Evidently, we should primarily be concerned with the study of the first term \(DA(Du)\) in (1.1). In [21, 22], Nolder first introduced the general nonlinear ADirac equations \(DA(x, Du)=0\) which arise in the study of many phenomena in the physical sciences. In particular, he developed some tools for the study of weak solutions to nonlinear ADirac equations in the space \(W^{1,p}_{0}(\Omega,\mathrm{C}\ell_{n})\). Inspired by his works, Fu and Zhang in [23, 24] were interested in the existence of weak solutions for the general nonlinear ADirac equations with variable growth. For this purpose, the authors established a theory of variable exponent spaces of Cliffordvalued functions with applications to homogeneous and nonhomogeneous ADirac equations; see also [25, 26]. Very recently, Fu et al. in [27, 28] established a Hodgetype decomposition of variable exponent Lebesgue spaces of Cliffordvalued functions with applications to the Stokes equations, the NavierStokes equations and the ADirac equations \(DA(Du)=0\). By using the Hodgetype decomposition and variational methods, Molica Bisci et al. in [29] studied the properties of weak solutions to the homogeneous and nonhomogeneous ADirac equations with variable growth. For an overview for the nonlinear ADirac equations with variable growth, we refer the reader to [30].
It is worth mentioning that Diening et al. in [31] studied the following model introduced in [4, 5] to describe the motions of electrorheological fluids:
where \(f\in(W^{1,p(x)}_{0}(\Omega))^{*}=W^{1,p'(x)}(\Omega)\), \(2n/(n+2)< p_{}\leq p_{+}<\infty\) and the operator A satisfies certain natural variable growth conditions. The authors obtained the existence of weak solutions in \((W^{1,p(x)}_{0}(\Omega))^{n}\times L^{s}_{0}(\Omega)\), here \(s:=\min \{(p_{+})', np_{}/2(np_{}) \}\) if \(p_{}< n\) and \(s:=(p_{+})'\) otherwise, \(L^{s}_{0}(\Omega):=\{\pi\in L^{s}(\Omega): \int_{\Omega}\pi\, dx=0\} \). From a practical point of view, we have to investigate the representation of solutions to system (1.6) besides existence and uniqueness. Based on the method developed by Sprößig in [2], it is possible to obtain the desired results if we consider system (1.6) as \(\mathcal {M}(\mathrm{D}u)=a(x,u)\mathrm{D}u\) under the assumption \(f\in W^{1,p(x)}(\Omega, \mathbb{R}^{n})\), here \(a(x,u)\) is a positive function.
Motivated by their works, our goal in this article is to give a generalization of related results in Sprößig [2] to the variable exponent setting. More precisely, we investigate properties of solutions for the following NavierStokes equations in variable exponent spaces of Cliffordvalued functions:
Throughout the paper, the operator A is defined by \(Au=au\) with \(a(x, u): \overline{\Omega} \times\mathbb{R}^{n}\rightarrow\mathbb{R}^{+}\) and \(a\in C^{\infty}(\overline{\Omega} \times\mathbb{R}^{n})\). The outline for this study is to first establish a modified decomposition of variable exponent Lebesgue spaces. Then the classic results about the Stokes equations and the NavierStokes equations obtained by Gürlebeck and Sprößig [32, 33] are extended to the variable exponent setting. In particular, we would like to point out the equivalences of solutions and weak solutions for the abovementioned equations, which has not been clearly stated by the previous works in [28].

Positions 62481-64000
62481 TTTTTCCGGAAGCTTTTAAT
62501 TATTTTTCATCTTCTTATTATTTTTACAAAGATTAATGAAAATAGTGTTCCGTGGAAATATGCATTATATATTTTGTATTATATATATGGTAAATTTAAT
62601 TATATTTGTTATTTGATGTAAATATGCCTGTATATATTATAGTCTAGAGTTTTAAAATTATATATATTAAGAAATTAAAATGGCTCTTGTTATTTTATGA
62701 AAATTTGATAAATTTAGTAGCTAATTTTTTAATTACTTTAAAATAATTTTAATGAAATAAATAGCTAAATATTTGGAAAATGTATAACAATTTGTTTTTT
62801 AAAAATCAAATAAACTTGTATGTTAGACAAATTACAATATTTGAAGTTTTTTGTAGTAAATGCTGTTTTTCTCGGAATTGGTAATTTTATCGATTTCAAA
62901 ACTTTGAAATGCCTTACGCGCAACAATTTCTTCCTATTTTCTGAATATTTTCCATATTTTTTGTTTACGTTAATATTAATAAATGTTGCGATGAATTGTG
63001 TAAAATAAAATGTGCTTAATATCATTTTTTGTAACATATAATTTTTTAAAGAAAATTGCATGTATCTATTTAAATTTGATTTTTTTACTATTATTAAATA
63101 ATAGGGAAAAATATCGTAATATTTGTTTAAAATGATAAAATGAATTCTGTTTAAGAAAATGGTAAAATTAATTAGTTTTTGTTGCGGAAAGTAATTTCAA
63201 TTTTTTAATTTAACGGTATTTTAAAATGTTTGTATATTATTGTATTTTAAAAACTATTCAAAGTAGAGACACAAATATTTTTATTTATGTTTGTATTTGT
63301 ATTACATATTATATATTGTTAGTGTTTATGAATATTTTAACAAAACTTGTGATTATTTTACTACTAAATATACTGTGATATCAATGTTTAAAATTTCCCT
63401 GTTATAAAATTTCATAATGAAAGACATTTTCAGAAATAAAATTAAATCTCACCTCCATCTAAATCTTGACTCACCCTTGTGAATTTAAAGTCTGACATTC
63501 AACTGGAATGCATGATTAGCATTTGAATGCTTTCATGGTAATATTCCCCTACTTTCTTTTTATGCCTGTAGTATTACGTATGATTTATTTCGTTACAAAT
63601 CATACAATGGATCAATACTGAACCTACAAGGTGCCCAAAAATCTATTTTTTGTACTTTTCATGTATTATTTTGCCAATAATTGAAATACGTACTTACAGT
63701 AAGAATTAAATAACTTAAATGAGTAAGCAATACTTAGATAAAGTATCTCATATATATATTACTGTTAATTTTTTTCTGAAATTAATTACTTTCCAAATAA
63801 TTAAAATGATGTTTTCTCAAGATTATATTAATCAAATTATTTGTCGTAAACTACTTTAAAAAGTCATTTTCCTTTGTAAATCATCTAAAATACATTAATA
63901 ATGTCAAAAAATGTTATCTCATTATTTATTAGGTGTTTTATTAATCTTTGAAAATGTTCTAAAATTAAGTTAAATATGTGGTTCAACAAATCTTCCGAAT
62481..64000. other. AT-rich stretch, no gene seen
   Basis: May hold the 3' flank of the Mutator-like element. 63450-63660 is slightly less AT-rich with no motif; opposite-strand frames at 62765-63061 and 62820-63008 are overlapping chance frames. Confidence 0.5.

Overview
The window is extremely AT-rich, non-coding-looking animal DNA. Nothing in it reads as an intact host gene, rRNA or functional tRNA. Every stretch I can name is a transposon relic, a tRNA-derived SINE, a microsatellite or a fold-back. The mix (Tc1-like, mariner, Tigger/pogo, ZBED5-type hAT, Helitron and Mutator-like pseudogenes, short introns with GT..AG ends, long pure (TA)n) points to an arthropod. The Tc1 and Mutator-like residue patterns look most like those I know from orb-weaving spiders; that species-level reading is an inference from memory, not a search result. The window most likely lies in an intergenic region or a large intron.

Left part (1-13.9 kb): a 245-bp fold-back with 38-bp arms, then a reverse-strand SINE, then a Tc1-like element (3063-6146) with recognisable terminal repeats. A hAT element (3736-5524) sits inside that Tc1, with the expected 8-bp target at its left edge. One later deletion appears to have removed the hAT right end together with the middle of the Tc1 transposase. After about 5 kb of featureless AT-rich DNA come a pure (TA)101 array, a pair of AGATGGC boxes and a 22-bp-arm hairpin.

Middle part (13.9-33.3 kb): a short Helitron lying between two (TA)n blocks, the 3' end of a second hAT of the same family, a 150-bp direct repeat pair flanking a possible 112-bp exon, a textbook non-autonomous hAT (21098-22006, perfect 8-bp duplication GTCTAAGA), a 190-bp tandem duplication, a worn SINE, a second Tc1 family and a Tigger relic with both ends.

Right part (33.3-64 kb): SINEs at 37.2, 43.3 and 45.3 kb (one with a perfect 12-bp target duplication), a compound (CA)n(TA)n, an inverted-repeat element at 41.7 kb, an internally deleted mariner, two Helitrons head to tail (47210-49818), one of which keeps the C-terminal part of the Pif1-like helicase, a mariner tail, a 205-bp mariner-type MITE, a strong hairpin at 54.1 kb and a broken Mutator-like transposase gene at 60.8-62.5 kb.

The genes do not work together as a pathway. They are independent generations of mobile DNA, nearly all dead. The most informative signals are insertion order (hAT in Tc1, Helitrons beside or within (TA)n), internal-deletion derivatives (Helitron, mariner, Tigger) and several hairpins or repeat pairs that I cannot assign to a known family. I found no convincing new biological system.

This paper is organized as follows. In Section 2, we start with a brief summary of Clifford algebra and variable exponent spaces of Cliffordvalued functions. In Section 3, we establish a modified decomposition of variable exponent Lebesgue spaces, and then discuss its some applications, which will be needed later. In Section 4, we obtain the existence and uniqueness of the generalized Stokes equations in the context of variable exponent spaces. Moreover, the equivalence of solutions and weak solutions for the abovementioned equations are showed. In Section 5, using similar methods to [28], we prove the existence and uniqueness of solutions to the generalized NavierStokes equations in \(W^{1,p(x)}_{0}(\Omega, \mathrm {C}\ell _{n})\times L^{p(x)}(\Omega, \mathbb{R})\) under certain hypotheses. Moreover, the equivalence of solutions and weak solutions for the abovementioned equations are presented.
2 Preliminaries
First we recall some related definitions and results concerning Clifford algebra and variable exponent spaces of Cliffordvalued functions. For a detailed account we refer to [6, 34, 35].
Let \(\mathrm{C}\ell_{n}\) be the real universal Clifford algebra over \(\mathbb{R}^{n}\). Denote \(\mathrm{C}\ell_{n}\) by
where \(\mathrm{e}_{0}=1\) (the identity element in \(\mathbb{R}^{n}\)), \(\{\mathrm{e}_{1},\mathrm{e}_{2},\ldots,\mathrm{e}_{n}\}\) is an orthonormal basis of \(\mathbb{R}^{n}\) with the relation \(\mathrm{e}_{i}\mathrm{e}_{j}+\mathrm{e}_{j}\mathrm{e}_{i}=2\delta _{ij}\mathrm{e}_{0}\). Thus the dimension of \(\mathrm{C}\ell_{n}\) is \(2^{n}\). For \(I=\{i_{1},\ldots,i_{r}\}\subset\{1,\ldots,n\}\) with \(1\leq i_{1}< i_{2}<\cdots<i_{n}\leq n\), put \(\mathrm {e}_{I}=\mathrm{e}_{i_{1}}\mathrm{e}_{i_{2}}\cdots\mathrm {e}_{i_{r}}\), while for \(I=\emptyset\), \(\mathrm{e}_{\emptyset }=\mathrm{e}_{0}\). For \(0\leq r\leq n\) fixed, the space \(\mathrm{C}\ell_{n}^{r}\) is defined by
where \(I\) denotes cardinal number of the set I. The Clifford algebra \(\mathrm{C}\ell_{n}\) is a graded algebra as